The side of no. 4 Tooke St was never built on so we had a large area to the side of us, albeit filled with bomb rubble, discarded gas masks, air raid wardens helmets etc.

The move was carried out using one of Ike Emms barrows with the last load carrying the coal from our old shed in the garden behind the dock fence of Alpha Grove to the new garden of the prefab, neatly piled behind an old upturned Anderson shelter corrugated panel.

Coming from an old upstairs dingy roomed Victorian Terraced house to a fairly new prefab in 1955 ….a nice sized bedroom, bathroom and toilet was quite something. Light, airy and fresh new home…..gone were the dark passages, staircases, and the old tin bath. In through your own front door, and a nice wide garden.

Our sideways facing front door led to a nice open hallway with a toilet and bathroom leading off it….a sharp right doorway led to the square nice sized front room with plenty of light coming in from the front wrap around two sided front windows, a neat fireplace with a half round marble hearth and micre panelled hinged fireguard doors. The ample kitchen coming off the living room complete with small gas fridge and foldaway dining table was accessed off the front room through a characteristic glass partition, a door at the other end of the kitchen led to the side of the house.

Dad took pride in our new home and immediately spruced up its appearance with a coat of paint all around. I suppose our prefab would comfortably house a family of say 2 to 3 children…we managed quite well with us four kids in the second bedroom but had to lose space to a large 78 rpm record collection and the family piano.

4 Tooke St, Photos: Peter Wright

Stebondale St

cubitt

.

Post-war Stebondale St, at the junction with Glengarnock Ave:

stebondale (2)

Photo: Island History Trust.

View from Manchester Rd (approx at location of later Galleon House) over wasteland to the prefabs on Glengarnock Ave. Also visible are the back of the houses on Parsonage St, and the mudchute on the horizon:

Untitled

.

The view from Galleon House in 1966. Most prefabs have been demolished to make room for the new flats to be built (my flats). Those on Stebondale St and the other side of Manchester Rd would survive just a couple of years longer:

glengarnock-1966

.

Glengall/Samuda

glengall prefabs

Emily Stevens (nee Barry) and her husband Arthur Stevens outside their newly built prefab. Like a lot of other people they had been bombed out and had lost everything. Photo courtesy of their granddaughter Karen Amber:

1945 Galbraith St 15062993952

Atworth St, looking towards Strattondale St.

Photo: George Warren

Photo: George Warren

Stewart St.

stewart_1377690854_w600_h599

Stewart St. Photo: Christopher Dunchow

In 1952 the first of the Borough’s prefabs was demolished. Although the Borough intended to demolish them all as soon as possible, and rehouse tenants in new homes, economic challenges led to a slowdown in council house building, and by 1965 there were still 323 prefabs in the borough.

However, the prefabs proved themselves not all able to withstand the ravages of time.  Peter Wright reports:

Towards the end of our time there in 1964 the walls became damp, so much that outside vegetation had reached the inside walls and was sprouting up behind the wallpaper.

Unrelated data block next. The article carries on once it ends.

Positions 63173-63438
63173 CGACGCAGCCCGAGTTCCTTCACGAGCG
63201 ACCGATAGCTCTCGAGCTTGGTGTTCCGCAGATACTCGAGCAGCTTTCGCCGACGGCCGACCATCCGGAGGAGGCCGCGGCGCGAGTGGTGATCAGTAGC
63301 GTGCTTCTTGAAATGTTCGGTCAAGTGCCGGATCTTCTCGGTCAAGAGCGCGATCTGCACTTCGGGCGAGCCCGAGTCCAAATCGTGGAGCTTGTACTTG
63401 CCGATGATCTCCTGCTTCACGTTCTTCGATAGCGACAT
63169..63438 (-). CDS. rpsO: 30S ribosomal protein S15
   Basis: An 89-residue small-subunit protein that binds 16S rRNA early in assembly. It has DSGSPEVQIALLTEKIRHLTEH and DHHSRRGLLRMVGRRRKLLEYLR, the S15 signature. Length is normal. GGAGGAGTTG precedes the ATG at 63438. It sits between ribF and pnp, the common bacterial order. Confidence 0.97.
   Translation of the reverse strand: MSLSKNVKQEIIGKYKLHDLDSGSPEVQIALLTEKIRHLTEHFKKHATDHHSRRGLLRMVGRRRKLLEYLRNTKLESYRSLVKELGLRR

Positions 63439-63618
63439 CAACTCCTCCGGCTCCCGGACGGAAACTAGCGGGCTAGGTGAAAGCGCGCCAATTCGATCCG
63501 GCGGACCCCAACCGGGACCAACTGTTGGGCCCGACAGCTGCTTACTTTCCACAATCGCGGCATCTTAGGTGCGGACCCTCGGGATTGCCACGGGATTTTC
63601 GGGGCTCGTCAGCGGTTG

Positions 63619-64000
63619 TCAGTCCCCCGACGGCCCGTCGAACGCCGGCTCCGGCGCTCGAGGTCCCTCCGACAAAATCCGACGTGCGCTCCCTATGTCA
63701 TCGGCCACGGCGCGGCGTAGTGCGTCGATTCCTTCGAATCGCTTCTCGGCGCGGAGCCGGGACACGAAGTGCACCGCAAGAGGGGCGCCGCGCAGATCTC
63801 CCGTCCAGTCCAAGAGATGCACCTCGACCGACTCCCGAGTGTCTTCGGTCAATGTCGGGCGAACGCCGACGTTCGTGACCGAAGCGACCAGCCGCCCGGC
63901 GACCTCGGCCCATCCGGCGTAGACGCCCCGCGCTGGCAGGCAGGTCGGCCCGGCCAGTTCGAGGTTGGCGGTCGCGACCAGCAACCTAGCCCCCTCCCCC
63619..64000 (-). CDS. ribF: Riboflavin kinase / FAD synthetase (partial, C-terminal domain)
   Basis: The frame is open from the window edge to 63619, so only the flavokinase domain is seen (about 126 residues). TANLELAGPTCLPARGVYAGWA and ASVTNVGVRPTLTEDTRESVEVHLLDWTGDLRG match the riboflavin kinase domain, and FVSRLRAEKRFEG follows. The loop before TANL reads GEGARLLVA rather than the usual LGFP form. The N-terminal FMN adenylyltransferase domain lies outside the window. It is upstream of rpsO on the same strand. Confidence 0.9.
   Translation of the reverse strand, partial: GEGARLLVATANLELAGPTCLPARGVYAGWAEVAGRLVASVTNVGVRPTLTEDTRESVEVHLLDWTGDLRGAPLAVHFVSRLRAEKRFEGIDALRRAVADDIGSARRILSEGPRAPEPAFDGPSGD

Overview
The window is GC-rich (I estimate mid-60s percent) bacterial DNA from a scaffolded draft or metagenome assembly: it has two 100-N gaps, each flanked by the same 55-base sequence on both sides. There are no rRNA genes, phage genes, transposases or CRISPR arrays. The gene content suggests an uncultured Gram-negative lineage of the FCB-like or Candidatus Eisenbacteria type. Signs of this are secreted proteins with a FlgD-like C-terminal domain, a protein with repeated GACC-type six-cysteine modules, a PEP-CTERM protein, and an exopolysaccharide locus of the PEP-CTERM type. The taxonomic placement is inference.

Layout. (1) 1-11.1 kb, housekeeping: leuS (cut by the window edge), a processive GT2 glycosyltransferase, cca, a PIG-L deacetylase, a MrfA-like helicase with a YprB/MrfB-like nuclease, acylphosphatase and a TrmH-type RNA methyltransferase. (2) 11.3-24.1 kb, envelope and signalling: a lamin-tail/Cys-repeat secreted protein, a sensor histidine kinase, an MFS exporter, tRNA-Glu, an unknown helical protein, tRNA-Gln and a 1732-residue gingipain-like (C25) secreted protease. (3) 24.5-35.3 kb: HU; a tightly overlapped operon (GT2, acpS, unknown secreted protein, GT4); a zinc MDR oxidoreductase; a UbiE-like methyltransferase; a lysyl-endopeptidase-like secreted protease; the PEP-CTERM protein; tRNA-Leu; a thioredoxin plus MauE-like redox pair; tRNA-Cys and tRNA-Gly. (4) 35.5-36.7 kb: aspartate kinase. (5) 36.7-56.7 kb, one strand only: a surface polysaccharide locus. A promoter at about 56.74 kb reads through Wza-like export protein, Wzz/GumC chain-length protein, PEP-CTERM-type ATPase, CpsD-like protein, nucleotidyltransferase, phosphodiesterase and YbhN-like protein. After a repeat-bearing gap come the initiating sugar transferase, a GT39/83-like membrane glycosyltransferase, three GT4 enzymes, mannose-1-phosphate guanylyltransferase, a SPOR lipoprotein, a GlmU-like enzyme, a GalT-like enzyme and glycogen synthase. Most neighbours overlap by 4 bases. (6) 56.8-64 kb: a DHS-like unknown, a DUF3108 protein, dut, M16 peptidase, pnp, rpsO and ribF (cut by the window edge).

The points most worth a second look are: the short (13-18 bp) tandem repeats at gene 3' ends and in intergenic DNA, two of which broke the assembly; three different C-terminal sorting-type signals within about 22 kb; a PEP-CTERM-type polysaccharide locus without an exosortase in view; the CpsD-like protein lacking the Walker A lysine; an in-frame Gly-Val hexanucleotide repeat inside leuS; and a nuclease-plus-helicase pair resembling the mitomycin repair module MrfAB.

Stories of the damp, rat-infested prefabs in Stebondale Street appeared in the East London Advertiser in the late 1960s, and action to demolish the prefabs in Poplar was increased.

All such prefabs in Poplar were gone by 1977, 33 years after the first ones were constructed.

Some of the prefab sites today….

today

Advertisements
This entry was posted in Uncategorized and tagged , , . Bookmark the permalink.

9 Responses to Island Prefabs

  1. jan says:

    My aunt, uncle and cousin, Pauline, lived in the prefab on the corner of Seysell Street and Stebondale Street. Pauline and I spent many happy hours in the garden, playing chase games which involved running around the prefab. I also remember being impressed that they had a fridge. Quite rare in the early to mid fifties!

  2. Christine Coleman says:

    I loved this report on the prefabs it brought back many happy memories for me. We moved into a hutment, nowhere near as posh as a prefab, there were only two of them in Plevna Street, opposite the ‘real ‘ prefabs. The Rayner family lived next door, we didn’t have a bathroom and we still had outside toilets. The front doors were to the side and opened into the lounge that was partitioned off for the kitchen area ( but no doorway, just the wall stopped halfway across) at the back of the lounge and the kitchen were the two bedrooms. They came down in 1951 and we moved, along with the Rayners, to Cressall House which seemed like paradise to us. I remember the Saturday morning when we moved out of the hutment, some men had actually bought it and were dismantling it while we were still in bed!!
    It wasn’t the best of homes but we all loved living there, maybe it was the garden or the shops close by…….this was before Castalia Square existed, but all my memories are fond ones.

  3. island prefabs says:

    Hi I read your comment re prefabs. I was a daughter of one of the families that moved into the prefabs in 1945 in Plevna street. My family along with others that was were bombed with the last miss but one missile not quite sure if it was a rocket but I do remember clearly that it was my 15th birthday. We had been living in Glengall Road School for about 6 weeks as the house was to badly damaged to live in.
    I lived in the prefab with my Mother Father and 2 brothers until I married and got a flat in Ontario house Prestons Road.